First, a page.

This immediately raised concerns north of the border. Jim Allister, a former member of the Democratic Unionist Party and then a Member of the European Parliament, told The Times that it would be “intolerable and preposterous if citizens of the UK had to present a passport to enter another part of the UK”.
In July 2008, the UK and Irish governments announced their intent to resume controls over their common border and the Common Travel Area in general. Each proposed to introduce detailed passport control over travellers from the other state, where travel is by air or sea. However, the land border will be ‘lightly controlled’. In a joint statement, Jacqui Smith, the British Home Secretary, and Dermot Ahern, the Irish Justice Minister, said:
It is crucial that our two countries work closely together to ensure our borders are stronger than ever. Both governments fully recognise the particular circumstances of Northern Ireland. Both governments reaffirm that they have no plans to introduce fixed controls on either side of the Irish land border.
The Times reported that another consultation paper was to be published in the autumn of 2008 on whether people travelling between Northern Ireland and the rest of the United Kingdom should be subject to further checks.
One proposal is expected to suggest extending the electronic borders scheme, requiring travellers from Northern Ireland to provide their personal details in advance. This would mean residents of one part of the UK being treated differently from others when travelling within the country, something to which Unionists would object.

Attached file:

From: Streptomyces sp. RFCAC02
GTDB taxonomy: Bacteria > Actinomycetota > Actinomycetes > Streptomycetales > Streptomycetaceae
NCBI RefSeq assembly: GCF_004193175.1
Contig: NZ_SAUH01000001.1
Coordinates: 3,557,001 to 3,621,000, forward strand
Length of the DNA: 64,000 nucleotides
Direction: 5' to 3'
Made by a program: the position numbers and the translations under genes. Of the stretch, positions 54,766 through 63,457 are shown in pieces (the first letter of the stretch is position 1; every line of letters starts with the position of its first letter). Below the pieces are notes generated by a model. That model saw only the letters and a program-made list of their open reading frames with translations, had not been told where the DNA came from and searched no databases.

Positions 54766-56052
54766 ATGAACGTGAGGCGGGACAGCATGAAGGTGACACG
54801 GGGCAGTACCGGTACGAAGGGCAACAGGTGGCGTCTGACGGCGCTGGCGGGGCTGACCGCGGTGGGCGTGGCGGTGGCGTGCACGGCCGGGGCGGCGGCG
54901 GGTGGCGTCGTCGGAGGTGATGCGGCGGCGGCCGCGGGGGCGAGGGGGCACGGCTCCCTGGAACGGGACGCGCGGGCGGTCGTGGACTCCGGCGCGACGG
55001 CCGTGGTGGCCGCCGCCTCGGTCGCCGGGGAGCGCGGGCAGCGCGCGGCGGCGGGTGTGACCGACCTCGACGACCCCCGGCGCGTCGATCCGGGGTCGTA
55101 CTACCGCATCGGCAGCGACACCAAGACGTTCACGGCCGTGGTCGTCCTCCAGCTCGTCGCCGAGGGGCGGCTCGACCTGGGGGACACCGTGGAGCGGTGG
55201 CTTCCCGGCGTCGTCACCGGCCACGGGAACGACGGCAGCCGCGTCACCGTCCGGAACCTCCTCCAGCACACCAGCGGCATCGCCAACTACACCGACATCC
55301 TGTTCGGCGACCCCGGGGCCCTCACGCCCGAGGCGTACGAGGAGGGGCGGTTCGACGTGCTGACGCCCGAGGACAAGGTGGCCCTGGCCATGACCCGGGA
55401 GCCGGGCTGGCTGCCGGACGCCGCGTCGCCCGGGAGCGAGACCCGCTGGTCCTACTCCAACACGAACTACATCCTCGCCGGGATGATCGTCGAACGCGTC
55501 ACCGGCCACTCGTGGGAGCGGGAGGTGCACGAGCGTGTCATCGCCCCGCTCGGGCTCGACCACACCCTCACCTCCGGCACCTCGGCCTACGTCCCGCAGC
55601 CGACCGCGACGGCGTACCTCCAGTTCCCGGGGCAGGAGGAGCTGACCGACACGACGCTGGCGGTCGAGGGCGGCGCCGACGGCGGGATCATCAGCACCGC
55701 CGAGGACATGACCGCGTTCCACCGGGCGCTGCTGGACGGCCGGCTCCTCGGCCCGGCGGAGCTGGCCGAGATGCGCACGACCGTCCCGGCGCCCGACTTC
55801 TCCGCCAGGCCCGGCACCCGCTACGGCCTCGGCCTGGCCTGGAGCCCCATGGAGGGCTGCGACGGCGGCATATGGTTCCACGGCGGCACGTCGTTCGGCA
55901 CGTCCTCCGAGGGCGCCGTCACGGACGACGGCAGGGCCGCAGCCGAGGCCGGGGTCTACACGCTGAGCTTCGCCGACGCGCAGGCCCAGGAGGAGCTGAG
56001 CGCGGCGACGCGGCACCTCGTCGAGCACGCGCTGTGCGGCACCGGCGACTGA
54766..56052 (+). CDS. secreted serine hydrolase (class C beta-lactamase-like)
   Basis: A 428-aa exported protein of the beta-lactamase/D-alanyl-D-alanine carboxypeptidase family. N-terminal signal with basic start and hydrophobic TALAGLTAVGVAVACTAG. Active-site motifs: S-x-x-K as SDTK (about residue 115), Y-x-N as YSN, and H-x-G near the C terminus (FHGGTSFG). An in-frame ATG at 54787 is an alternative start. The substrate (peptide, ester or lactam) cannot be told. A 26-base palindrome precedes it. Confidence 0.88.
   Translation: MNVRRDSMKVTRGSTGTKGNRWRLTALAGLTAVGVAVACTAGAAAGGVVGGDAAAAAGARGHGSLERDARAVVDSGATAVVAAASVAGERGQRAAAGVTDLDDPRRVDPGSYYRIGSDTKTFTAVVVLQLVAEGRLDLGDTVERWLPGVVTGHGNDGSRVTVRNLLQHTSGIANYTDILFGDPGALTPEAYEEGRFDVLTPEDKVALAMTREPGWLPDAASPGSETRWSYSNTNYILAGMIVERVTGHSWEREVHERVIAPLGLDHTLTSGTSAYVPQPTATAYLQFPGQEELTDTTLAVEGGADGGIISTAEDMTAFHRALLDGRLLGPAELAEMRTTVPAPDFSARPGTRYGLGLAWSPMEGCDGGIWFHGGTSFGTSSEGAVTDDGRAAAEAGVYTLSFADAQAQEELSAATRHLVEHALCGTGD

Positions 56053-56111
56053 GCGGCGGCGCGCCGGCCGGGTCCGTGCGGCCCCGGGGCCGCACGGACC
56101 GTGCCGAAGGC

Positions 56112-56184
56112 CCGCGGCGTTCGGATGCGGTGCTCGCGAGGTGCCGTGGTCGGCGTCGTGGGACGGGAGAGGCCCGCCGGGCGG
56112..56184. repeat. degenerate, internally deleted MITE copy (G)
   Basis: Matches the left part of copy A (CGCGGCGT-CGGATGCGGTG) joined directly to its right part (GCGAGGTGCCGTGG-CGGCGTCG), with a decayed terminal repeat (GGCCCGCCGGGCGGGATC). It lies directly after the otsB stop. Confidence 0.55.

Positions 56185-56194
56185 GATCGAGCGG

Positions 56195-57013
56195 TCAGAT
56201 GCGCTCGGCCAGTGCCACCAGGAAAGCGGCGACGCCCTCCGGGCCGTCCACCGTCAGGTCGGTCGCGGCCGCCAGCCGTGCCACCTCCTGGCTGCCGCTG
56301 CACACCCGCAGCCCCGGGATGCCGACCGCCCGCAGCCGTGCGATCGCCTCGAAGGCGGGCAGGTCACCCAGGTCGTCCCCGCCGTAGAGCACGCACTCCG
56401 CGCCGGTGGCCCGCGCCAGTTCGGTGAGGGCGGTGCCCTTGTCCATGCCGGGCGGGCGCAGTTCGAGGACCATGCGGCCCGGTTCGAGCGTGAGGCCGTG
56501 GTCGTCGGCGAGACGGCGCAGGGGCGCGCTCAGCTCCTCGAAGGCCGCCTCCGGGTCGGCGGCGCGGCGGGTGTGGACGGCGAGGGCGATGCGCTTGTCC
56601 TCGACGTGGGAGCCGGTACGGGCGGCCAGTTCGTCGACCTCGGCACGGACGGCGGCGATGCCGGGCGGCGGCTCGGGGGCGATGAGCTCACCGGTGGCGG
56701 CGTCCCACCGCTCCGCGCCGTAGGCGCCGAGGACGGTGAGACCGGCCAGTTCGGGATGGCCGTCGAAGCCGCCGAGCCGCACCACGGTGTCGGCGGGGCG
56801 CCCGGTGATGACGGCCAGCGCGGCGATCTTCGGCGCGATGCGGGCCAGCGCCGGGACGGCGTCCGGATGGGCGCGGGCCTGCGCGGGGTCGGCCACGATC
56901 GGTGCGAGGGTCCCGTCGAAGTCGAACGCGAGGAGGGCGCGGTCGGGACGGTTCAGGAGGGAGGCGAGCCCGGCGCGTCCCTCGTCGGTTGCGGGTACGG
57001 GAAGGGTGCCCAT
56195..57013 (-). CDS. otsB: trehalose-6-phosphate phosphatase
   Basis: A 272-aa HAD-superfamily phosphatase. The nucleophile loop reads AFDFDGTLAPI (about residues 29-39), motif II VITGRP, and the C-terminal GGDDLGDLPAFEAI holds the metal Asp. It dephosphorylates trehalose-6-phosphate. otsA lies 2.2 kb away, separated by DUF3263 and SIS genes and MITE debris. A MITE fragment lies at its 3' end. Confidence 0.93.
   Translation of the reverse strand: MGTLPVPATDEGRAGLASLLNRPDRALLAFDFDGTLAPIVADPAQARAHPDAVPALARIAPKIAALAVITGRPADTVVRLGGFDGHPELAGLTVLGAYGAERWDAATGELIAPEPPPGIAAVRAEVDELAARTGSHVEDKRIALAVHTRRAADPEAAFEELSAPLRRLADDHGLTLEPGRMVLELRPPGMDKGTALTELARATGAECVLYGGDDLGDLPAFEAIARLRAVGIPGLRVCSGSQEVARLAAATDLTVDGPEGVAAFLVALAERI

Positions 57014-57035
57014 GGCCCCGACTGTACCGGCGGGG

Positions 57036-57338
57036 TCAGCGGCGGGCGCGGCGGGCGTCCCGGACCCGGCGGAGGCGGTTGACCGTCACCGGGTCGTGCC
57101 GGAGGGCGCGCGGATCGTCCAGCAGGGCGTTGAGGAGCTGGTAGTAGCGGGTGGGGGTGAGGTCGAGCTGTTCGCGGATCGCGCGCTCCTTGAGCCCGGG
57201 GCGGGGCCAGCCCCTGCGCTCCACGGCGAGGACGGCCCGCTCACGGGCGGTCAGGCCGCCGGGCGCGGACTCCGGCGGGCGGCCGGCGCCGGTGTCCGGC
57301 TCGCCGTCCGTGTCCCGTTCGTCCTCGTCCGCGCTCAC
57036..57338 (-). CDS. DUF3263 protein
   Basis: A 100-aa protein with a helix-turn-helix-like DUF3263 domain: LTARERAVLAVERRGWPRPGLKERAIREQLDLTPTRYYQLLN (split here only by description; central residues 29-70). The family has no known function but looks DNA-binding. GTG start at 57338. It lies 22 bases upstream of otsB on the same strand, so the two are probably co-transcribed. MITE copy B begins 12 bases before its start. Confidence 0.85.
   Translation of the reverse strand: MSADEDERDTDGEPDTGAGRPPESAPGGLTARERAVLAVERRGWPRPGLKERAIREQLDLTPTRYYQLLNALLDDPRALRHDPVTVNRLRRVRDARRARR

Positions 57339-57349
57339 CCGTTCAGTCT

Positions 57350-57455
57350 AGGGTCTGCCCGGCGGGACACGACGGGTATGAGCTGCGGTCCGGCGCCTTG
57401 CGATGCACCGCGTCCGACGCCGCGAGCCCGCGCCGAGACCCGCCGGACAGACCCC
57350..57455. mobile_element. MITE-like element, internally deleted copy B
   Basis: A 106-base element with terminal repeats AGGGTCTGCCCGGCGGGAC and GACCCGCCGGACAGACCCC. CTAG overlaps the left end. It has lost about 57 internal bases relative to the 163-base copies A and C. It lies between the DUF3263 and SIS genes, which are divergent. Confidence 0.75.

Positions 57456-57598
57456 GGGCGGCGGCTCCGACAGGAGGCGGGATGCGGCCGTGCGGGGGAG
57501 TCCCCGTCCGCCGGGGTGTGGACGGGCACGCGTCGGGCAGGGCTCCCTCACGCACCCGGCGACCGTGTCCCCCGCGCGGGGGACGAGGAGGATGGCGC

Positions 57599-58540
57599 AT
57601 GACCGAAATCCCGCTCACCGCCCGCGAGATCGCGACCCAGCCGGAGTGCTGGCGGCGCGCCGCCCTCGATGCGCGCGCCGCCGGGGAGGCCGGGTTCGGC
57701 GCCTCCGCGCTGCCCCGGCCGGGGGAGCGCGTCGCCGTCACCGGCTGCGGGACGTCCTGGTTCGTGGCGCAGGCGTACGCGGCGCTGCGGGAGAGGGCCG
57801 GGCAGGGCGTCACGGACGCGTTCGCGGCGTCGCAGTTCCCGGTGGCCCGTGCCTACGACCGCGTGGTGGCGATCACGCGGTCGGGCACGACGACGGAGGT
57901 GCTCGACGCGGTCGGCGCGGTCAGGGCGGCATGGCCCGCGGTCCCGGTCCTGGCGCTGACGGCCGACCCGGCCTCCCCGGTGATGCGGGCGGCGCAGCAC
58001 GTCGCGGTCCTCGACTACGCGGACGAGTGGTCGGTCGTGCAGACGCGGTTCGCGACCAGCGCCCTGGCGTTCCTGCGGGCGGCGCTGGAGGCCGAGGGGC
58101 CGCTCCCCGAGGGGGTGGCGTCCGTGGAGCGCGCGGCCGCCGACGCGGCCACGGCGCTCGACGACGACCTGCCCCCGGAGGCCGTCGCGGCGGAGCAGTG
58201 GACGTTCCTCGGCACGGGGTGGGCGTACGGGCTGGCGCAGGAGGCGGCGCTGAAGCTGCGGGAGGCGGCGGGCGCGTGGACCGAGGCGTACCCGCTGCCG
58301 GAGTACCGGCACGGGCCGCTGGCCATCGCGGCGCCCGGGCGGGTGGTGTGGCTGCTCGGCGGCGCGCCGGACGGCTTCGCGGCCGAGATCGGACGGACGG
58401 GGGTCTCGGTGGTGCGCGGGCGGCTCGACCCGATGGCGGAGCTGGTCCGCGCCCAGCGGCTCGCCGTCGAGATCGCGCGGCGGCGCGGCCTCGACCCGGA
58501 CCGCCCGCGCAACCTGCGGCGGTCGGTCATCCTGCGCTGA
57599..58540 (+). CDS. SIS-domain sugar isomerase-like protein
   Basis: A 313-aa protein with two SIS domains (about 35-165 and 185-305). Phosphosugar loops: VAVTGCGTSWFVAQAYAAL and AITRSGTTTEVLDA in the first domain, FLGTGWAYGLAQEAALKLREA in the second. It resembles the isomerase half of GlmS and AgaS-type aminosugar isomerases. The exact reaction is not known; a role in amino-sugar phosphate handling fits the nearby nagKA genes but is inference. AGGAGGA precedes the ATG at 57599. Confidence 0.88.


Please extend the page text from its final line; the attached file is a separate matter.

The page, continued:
However, in 2011, the governments renewed the ‘de facto’ agreement.
The 2011 inter-government agreement
2011 marked the first public agreement between the UK and Irish governments concerning the maintenance of the Common Travel Area. Officially entitled the “Joint Statement Regarding Co-Operation on Measures to Secure the External Common Travel Area Border”, it was signed in Dublin on 20 December 2011 by the UK’s immigration minister, Damian Green and Ireland’s Minister for Justice, Alan Shatter
The UK’s withdrawal from the European Union (EU) will not affect the rights of Irish citizens and UK citizens within the Common Travel Area. The right to live, work and access public services in the Common Travel Area will be protected, regardless of the outcome of the Brexit negotiations. You can read more about the UK leaving the EU in our Guide to Brexit.
We can clearly see that the Irish border is cynical being used as a political football over Brexit. It is disingenuous to all the people that struggled but came to the conclusion that only through dialogue and a unified will could Ireland leave its dark days behind. To see politicians now using the threat of a renewed violence or to suggest borders need to be placed leaves me nauseated at the measures they will goto to maintain the status quo of remaining in the EU.
The GFA needs extending not just between Stormont, the UK and the Irish Government but I would suggest a UN resolution making special dispensation that no border should ever exist separating Northern Ireland from Ireland. After all, it’s just taxes we are talking and no amount of money raised is worth the cost.